In the May 1 cover story, “How UCSD Spent Over $500,000 on a Home Remodel That Never Happened,” the Reader quoted Carmen Lucas as saying that on a La Jolla dig several years ago, Museum of Man archeologist Rose Tyson had been “beating a clod of dirt to death in her hand” when she let go a scream that “I will never forget. Tyson realized she was holding in her hand the full skull of a 5000-year-old inhumation.” Author Thomas Larson contacted the Museum of Man for comment while researching the story but received no response. Rose Tyson and Carmen Lucas both say that Tyson was not the woman Carmen Lucas was referring to. Tyson’s official title is curator of physical anthropology at the Museum of Man. The Reader apologizes for the errors.
As a fan of the Reader and an American Muslim, I was intrigued by this week’s cover story (“If I Did That Over There,” May 15). Bill Manson’s interviews with an assortment of personalities, cultures, and beliefs made the article fascinating and educational. I wanted to ask him why he chose Dannesh Kassamali’s quote, “If I did that over there, they’d cut my hands off” as the title. I feel as though it was a bit misleading and did not tie into the entire article, as well as many of his other statements. Hopefully this shocking headline did not turn away people from the abundant information and entertainment the Reader provides.
Bill Manson responds: I did not choose the title or know about it before publication.
My husband, Charles G. Abdelnour — former city clerk of the City of San Diego — is not a Muslim as the author incorrectly wrote and just assumed because Chuck is an American of Arab descent. He is Lebanese and was baptized into the Antiochian Orthodox Christian Church of North America. The roots of the Orthodox Christian Church trace directly back to first-century Antioch, the city in which the disciples of Jesus Christ were first called “Christians” (Acts 11:26). Do most Americans just automatically think that because you are an Arab you are also a Muslim? This shows great ignorance about Arabs and about the Muslim faith. If he were a Muslim, I would be proud of him practicing a faith that is rooted in goodness. He is, however, a Christian and the kindest man I have ever met. Bill Manson should have done better research for the article and I think is guilty of stereotyping Arab Americans. Shame on him.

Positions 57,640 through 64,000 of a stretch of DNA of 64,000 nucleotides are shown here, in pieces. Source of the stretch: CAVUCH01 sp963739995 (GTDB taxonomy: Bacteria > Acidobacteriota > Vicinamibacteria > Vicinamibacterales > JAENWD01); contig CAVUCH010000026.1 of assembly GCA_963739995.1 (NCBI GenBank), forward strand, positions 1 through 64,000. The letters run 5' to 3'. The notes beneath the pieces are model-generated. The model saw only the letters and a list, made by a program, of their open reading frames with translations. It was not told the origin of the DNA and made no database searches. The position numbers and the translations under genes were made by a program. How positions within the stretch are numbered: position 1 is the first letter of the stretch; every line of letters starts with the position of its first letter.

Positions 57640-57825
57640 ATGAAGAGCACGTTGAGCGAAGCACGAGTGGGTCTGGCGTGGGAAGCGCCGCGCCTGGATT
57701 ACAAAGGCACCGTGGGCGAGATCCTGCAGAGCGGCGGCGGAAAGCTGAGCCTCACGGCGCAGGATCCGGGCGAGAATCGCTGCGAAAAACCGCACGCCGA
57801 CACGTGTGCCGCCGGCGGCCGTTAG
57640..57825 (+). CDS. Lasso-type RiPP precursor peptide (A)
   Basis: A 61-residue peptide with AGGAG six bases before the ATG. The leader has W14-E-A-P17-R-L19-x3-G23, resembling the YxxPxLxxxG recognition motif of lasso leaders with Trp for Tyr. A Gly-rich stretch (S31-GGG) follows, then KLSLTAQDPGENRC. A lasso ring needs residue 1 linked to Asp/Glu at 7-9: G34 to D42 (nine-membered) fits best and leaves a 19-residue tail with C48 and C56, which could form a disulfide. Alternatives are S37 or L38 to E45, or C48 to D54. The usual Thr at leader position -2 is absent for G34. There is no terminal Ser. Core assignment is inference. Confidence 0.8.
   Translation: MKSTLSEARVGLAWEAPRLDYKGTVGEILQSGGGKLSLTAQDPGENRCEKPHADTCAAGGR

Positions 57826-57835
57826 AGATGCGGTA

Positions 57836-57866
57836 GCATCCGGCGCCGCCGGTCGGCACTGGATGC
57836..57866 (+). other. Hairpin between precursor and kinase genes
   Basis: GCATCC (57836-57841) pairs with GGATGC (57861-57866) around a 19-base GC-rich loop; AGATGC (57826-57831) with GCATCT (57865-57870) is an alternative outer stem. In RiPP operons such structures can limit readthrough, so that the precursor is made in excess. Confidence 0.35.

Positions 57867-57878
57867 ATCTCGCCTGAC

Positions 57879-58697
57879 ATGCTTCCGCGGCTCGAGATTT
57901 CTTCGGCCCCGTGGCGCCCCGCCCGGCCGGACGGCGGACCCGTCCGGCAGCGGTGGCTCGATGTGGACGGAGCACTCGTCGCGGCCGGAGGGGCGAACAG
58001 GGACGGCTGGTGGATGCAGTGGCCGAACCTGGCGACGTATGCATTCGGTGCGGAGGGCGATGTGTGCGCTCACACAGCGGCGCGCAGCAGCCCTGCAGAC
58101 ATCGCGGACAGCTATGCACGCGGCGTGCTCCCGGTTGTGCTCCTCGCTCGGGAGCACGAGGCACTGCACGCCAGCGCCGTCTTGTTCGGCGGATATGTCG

Christine Brun Abdelnour
Just really not able to transcribe the feelings at this point because I don’t type well, but wanted to say, you go guy!!!! (“If I Did That Over There,” Cover Story, May 15) I forwarded this story to my daughter’s friend who is an Iraqi Christian making his life here the last ten years and is 18 now and also to another friend I hope to inspire.
No Turkish Delight
I as woke up to get to my classes, I saw the Reader my roommate left on the table with the title “If I Did That Over There, They’d Cut My Hands Off” and then my homeland’s name, Turkiye, as many others call Turkey.